"... So, I just wanted to know if there is a way to choose which region iDVD burns for. That's it. It is for personal use and not for broadcast. ..."
I realise it's not for broadcast, as in you're not giving it to a TV station. However, the television, VCR, TV tuners, DVD players, etc. all accept a certain type of signal only. These signal formats were defined with over-the-air broadcast in mind, thus the term "broadcast format". Today we have new broadcast formats defined, such as HDTV. For the record, PAL at 625 lines/25 frames is a higher quality format than NTSC (540 lines at 30 fps*).
Because MPEG-2 is a digital data format, the translation to each nation's format is relatively easy (videotape would require a hardware converter).
However, be careful of image stretching horizontally or vertically. NTSC DV is 720x480 pixels while PAL is 720x576 and SECAM [Sequential couleur avec mmoire] is 833x?. Also, your audio tracks will speed up or slow down, due to the audio sync to video at different frame rates/second. Not critical for voice embedded on the camcorder but don't add music effects (soundtracks) until after your convert.
You must use the broadcast format to play the DVD on a given DVD player. If it will be used only on a computer, you might be OK. I would try to contact them if you are unsure how they want to view the DVD (computer or TV screen), to avoid what comes next:
Apple recommends PAL for SECAM nations, because SECAM is a transmission standard but not a production standard. It's common for retailers to offer PAL/SECAM multiformat recorders/players in these countries.** You can export either NTSC or PAL via iMovie. To do so, you must export your NTSC DV from iMovie as a DV stream (many hours and giagabytes later) you can import the DV stream in PAL format (new project), save and burn.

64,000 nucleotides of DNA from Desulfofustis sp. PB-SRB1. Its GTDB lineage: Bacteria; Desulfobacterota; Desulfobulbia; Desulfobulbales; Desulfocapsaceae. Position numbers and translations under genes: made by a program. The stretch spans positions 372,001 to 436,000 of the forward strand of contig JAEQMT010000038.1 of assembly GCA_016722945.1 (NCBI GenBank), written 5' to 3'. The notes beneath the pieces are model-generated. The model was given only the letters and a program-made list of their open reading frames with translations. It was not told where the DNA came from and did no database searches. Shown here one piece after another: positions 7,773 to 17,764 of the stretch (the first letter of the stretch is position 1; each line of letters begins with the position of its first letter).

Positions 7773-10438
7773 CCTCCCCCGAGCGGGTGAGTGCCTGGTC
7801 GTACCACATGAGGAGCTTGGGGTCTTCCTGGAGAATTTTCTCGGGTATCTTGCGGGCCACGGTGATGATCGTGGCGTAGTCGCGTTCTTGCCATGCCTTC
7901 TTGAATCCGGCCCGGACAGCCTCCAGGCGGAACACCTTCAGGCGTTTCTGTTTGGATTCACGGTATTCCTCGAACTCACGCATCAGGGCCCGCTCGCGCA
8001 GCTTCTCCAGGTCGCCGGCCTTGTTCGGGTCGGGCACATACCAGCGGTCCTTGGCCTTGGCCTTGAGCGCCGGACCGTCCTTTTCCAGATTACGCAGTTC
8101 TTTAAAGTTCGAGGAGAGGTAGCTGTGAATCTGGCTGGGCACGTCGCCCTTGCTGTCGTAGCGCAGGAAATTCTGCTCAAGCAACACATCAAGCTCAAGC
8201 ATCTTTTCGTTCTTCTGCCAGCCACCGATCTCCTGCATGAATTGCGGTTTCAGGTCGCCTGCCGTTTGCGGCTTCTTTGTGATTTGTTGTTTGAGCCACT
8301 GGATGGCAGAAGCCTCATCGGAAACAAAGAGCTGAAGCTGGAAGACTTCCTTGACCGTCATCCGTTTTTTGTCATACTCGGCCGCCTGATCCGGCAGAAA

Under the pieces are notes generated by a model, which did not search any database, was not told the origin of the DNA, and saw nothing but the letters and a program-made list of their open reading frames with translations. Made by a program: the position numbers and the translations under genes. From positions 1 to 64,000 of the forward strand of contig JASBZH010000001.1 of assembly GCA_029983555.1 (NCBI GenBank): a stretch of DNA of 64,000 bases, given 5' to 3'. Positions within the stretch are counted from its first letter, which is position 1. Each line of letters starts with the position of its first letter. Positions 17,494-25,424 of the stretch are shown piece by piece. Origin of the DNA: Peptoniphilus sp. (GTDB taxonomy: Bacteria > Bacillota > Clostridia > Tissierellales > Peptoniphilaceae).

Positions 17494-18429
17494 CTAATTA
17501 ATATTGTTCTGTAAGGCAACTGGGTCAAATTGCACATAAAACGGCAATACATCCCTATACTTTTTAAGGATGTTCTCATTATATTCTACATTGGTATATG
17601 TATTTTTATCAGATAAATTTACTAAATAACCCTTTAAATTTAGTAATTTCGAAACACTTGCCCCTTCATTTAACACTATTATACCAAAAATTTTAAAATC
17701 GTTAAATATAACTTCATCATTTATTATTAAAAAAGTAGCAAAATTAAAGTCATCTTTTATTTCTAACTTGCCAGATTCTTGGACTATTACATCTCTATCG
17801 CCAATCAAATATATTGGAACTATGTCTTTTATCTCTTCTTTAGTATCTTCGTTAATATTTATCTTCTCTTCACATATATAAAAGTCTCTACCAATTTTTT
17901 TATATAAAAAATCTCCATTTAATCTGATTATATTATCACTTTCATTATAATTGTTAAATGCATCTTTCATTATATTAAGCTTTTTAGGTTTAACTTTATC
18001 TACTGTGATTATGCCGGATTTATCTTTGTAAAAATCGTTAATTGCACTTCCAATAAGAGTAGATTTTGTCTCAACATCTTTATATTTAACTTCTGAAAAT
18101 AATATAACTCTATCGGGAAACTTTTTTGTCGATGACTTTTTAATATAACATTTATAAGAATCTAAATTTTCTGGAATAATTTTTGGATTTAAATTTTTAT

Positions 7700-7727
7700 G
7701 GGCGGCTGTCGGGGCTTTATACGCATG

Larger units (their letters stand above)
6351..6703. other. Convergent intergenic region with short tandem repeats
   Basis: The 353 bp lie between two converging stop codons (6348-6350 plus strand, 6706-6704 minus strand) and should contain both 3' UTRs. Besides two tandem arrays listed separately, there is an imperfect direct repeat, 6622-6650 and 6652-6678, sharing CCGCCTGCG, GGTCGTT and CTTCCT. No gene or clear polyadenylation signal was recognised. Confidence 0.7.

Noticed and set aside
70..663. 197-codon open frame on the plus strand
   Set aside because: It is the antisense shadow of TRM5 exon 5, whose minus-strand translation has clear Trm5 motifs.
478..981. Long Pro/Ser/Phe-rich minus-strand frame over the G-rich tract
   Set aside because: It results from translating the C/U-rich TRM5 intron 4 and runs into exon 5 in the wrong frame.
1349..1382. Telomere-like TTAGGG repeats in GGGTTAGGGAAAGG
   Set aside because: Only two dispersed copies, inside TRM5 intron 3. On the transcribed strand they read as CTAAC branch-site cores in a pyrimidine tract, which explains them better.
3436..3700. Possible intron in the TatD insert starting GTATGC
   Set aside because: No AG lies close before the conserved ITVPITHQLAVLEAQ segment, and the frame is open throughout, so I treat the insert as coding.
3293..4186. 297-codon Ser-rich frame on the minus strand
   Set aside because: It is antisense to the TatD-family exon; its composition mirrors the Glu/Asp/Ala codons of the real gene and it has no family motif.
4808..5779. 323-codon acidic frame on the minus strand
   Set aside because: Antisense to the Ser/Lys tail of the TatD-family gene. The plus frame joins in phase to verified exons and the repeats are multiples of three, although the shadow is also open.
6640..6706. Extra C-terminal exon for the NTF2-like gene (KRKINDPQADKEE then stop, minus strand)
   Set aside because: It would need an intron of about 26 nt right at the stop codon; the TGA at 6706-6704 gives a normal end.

iMovie exports Region 0 (anywhere) while iDVD allows the option of embedding a specific region if desired.
The different formats are a result of power generation formats adopted early in the last century; a nation with 50 Hz AC will typically be PAL (2 pulses of AC power per frame) while in Canada we have always had 60Hz current, hence the 30 fps standard. A math formula (how much signal can fly over an airwave per second) results in the different pixel counts at different frame rates, apply the formula and they both result in the same amount of data/second. As for SECAM, well they're French. It differs in that it stores color information briefly before combining it with the other signals. Eastern Europe propably adopted it due to the nature of Soviet policies at the time, whereby the USSR would purchase "turn-key" factories from western companies. Ever notice how a Lada resembles a 1974 Fiat 124?
* Its technically 29.97, or 1 frame per thousand less than 30fps.
** In other words, I was wrong when I assumed a SECAM format for DVD existed.